Current Projects

Bücherregal der Forschungsbibliothek in Gotha

Network texts: Technologies of writing, reading and publishing in 17th and 18th century botany (Dr Bettina Dietz)

This project examines the intertwined practices of producing and publishing botanical knowledge that characterised the networked knowledge culture of early modern botany. The focus is on text-based practices, which have long received little attention in research due to a persistent fascination with scientific objects. Specific forms of production and circulation of botanical texts created a publication system that was used by the botanical community and at the same time constituted it.

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Project manager: Dr Bettina Dietz
Funding: German Research Foundation (DFG) € 300,000
Duration: 01.04.2023-31.03.2026

 

Institutionalising the Law of Nature and Nations: The Universities of Kiel, Greifswald and Rostock 1648-1806 (Dr Mikkel Munthe Jensen)

The project is about the history of the teaching of natural law at the three north German universities in Kiel, Greifswald and Rostock during the period 1648-1806. It is concerned with why, how and to what extent this academic discipline developed in three different political settings along the Baltic coast. The project is based on the general presumption that natural law was of great significance for the period's intellectual development and state building endeavours. The general aim of the project is to show that "modern" natural law, even at smaller north German universities, was playing an important role in this matter.

project webpage

Project Director: Mikkel Munthe Jensen
Funding: German Research Foundation (DFG) € 350.000
Period: 01.07.2022-30.06.2026

Ways and works of Michael Kosmeli (1773-1844) (Dr Dirk Sangmeister)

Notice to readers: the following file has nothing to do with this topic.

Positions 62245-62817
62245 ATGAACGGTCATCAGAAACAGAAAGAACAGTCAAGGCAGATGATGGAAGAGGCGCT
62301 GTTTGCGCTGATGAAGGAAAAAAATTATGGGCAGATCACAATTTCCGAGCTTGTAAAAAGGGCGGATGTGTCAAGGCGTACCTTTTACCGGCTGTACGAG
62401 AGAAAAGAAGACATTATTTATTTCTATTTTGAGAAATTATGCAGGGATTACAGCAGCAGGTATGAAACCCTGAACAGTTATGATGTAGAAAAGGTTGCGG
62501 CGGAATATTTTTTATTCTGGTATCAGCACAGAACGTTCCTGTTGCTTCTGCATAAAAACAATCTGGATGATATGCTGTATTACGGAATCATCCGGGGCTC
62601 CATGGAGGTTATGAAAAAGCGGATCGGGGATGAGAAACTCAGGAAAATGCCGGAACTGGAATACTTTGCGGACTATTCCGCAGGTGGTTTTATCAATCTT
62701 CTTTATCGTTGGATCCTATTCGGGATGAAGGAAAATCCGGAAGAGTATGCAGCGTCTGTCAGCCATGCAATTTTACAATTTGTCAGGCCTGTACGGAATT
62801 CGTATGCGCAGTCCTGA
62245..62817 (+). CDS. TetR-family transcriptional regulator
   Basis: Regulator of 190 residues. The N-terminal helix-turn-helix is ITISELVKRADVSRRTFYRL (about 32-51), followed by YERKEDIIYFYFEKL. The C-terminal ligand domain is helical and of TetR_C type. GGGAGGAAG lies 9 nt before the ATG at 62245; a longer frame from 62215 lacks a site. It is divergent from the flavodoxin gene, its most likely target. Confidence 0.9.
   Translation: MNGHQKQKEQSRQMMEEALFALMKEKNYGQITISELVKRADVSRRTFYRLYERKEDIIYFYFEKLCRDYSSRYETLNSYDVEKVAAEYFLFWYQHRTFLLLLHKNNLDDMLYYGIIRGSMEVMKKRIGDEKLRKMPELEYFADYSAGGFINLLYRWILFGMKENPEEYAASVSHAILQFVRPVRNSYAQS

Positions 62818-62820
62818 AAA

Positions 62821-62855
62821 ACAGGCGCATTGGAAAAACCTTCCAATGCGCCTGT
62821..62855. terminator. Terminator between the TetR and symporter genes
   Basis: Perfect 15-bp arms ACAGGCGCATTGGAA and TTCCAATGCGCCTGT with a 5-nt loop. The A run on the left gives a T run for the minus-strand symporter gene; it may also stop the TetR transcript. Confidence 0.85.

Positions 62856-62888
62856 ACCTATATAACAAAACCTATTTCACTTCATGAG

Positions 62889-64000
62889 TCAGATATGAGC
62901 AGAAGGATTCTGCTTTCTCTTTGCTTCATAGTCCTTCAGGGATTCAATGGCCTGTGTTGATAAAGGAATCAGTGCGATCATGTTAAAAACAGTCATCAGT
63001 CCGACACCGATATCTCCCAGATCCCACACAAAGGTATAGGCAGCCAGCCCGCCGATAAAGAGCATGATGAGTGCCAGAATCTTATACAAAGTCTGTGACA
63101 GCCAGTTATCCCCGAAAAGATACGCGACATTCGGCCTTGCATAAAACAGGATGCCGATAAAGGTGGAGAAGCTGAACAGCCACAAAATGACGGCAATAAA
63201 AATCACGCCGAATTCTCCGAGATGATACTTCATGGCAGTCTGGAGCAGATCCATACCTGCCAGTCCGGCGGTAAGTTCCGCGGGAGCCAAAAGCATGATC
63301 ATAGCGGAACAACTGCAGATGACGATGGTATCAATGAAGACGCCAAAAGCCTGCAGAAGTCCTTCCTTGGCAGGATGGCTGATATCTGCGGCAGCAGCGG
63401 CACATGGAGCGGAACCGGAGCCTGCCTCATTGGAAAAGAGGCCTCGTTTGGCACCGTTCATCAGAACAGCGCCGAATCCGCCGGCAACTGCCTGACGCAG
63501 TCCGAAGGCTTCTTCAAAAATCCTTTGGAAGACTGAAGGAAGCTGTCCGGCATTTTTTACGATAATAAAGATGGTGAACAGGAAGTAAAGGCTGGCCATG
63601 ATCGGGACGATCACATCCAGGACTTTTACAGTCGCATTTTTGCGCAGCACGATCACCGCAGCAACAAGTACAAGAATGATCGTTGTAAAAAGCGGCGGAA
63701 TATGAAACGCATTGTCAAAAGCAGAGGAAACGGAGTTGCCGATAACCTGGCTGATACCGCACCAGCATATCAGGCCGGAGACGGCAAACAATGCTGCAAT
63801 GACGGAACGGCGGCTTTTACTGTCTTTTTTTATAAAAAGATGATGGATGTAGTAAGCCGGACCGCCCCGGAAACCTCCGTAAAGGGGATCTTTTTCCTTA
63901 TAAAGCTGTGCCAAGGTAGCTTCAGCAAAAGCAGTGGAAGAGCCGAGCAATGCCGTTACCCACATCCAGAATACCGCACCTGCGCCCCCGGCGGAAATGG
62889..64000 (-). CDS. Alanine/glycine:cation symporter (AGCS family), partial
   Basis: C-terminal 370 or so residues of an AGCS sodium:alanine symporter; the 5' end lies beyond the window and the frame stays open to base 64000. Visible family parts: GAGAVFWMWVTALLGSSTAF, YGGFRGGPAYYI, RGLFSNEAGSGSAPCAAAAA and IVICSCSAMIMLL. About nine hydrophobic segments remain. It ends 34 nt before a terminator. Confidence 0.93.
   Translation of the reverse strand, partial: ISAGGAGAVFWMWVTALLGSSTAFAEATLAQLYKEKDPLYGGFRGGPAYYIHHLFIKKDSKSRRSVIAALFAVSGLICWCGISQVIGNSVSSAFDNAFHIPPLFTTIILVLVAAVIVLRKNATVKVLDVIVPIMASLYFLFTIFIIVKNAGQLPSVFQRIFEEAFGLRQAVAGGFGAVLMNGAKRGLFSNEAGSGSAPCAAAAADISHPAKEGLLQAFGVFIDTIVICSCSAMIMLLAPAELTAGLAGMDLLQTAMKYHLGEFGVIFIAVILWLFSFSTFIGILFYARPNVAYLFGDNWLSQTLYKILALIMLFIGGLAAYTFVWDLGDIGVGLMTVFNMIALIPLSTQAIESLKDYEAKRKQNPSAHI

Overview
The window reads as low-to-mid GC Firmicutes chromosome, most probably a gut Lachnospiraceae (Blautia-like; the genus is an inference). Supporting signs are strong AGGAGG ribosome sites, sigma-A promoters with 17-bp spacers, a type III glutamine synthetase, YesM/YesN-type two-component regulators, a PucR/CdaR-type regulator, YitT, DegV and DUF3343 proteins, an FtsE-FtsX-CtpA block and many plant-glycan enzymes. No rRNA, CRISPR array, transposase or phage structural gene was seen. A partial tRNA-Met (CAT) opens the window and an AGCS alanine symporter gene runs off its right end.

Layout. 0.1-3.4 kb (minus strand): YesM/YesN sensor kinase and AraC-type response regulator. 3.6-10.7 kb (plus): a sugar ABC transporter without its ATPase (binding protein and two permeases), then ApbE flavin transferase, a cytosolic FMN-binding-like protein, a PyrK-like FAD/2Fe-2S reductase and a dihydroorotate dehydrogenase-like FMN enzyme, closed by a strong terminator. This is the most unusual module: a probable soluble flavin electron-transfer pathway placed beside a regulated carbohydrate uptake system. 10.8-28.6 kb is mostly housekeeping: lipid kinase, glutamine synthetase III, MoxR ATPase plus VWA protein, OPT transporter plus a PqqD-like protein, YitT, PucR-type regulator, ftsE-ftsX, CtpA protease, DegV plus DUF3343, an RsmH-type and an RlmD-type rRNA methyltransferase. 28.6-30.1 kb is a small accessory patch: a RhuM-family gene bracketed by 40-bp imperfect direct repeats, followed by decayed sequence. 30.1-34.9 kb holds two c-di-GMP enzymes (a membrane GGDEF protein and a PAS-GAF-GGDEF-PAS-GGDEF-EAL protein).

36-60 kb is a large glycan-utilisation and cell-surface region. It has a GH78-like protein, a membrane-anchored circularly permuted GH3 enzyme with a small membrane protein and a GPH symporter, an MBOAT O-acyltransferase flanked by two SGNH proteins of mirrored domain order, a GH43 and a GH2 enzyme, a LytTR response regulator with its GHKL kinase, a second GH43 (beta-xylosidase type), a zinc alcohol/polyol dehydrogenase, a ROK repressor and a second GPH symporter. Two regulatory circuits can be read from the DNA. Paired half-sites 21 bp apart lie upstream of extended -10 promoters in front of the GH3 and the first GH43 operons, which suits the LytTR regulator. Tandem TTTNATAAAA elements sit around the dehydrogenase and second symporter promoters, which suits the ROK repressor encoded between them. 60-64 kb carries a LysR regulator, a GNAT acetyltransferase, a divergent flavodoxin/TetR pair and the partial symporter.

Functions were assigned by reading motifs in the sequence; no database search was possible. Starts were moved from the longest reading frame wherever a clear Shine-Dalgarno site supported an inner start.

Born in Silesia, Michael Kosmeli (1773-1844), a trained lawyer, versatile writer, polyglot translator, virtuoso Jew's harpist and botanist with a doctorate, never had a permanent job or even a permanent residence, but spent his life travelling all over Europe and Asia as an itinerant scholar and Musician. He was the exact opposite of a parlour scholar. Kosmeli preferred to travel along the corridor that connected East Germany and Eastern Europe with the Ottoman Empire and Persia. Favourite stops and hubs on his travels were Berlin, Breslau, Riga, Reval, St. Petersburg, Moscow, Tbilisi, Jassy and Constantinople, where Kosmeli had loose networks of local scholars and friends who could accommodate and assist him. He travelled as far as Persia (Isfahan, Shiraz) and, according to contemporaries, even toyed with the idea of converting to Islam; years often passed before he temporarily returned to Silesia and Prussia. Kosmeli not only continually and effortlessly crossed countless geographical, political, cultural and religious borders, but actually felt at home in this Eastern European-Ottoman region. Through his "Rhapsodic Letters on a Journey to the Crimea" (1813) and the "Harmless Remarks on a Journey via Petersburg, Moscow, Kiev to Jassy" (1822), through his translations, especially of poetry (including from Polish, Russian, Modern Greek and Persian), through his contacts with some of the most outstanding scholars and writers of his time, including Hammer-Purgstall, Goethe, Chamisso and Jean Paul, and through his constant concert appearances at home and abroad, Kosmeli was the most mobile and versatile mediator of texts, ideas and Music between West and East of all German-speaking actors in the early 19th century, in both directions. Despite his extensive travels, diverse connections and various publications, Kosmeli has long been a completely forgotten figure, who has so far only been examined in a single essay published in 2011 (by Dr Dirk Sangmeister), but is now to be embedded in the overarching context of "Transottomanica". In a first step, the research project aims to reconstruct Kosmeli's labyrinthine, sometimes lost life and all his works in context by means of a short biography with a detailed bibliography and an annotated edition of his scattered letters. Building on this, the second step will be to analyse his role in the circulation of knowledge in the trans-Ottoman region, his connections, interdependencies and interactions with scholars, writers and musicians in the West and East, as well as his transfer achievements in the course of adapting texts, ideas, knowledge and compositions.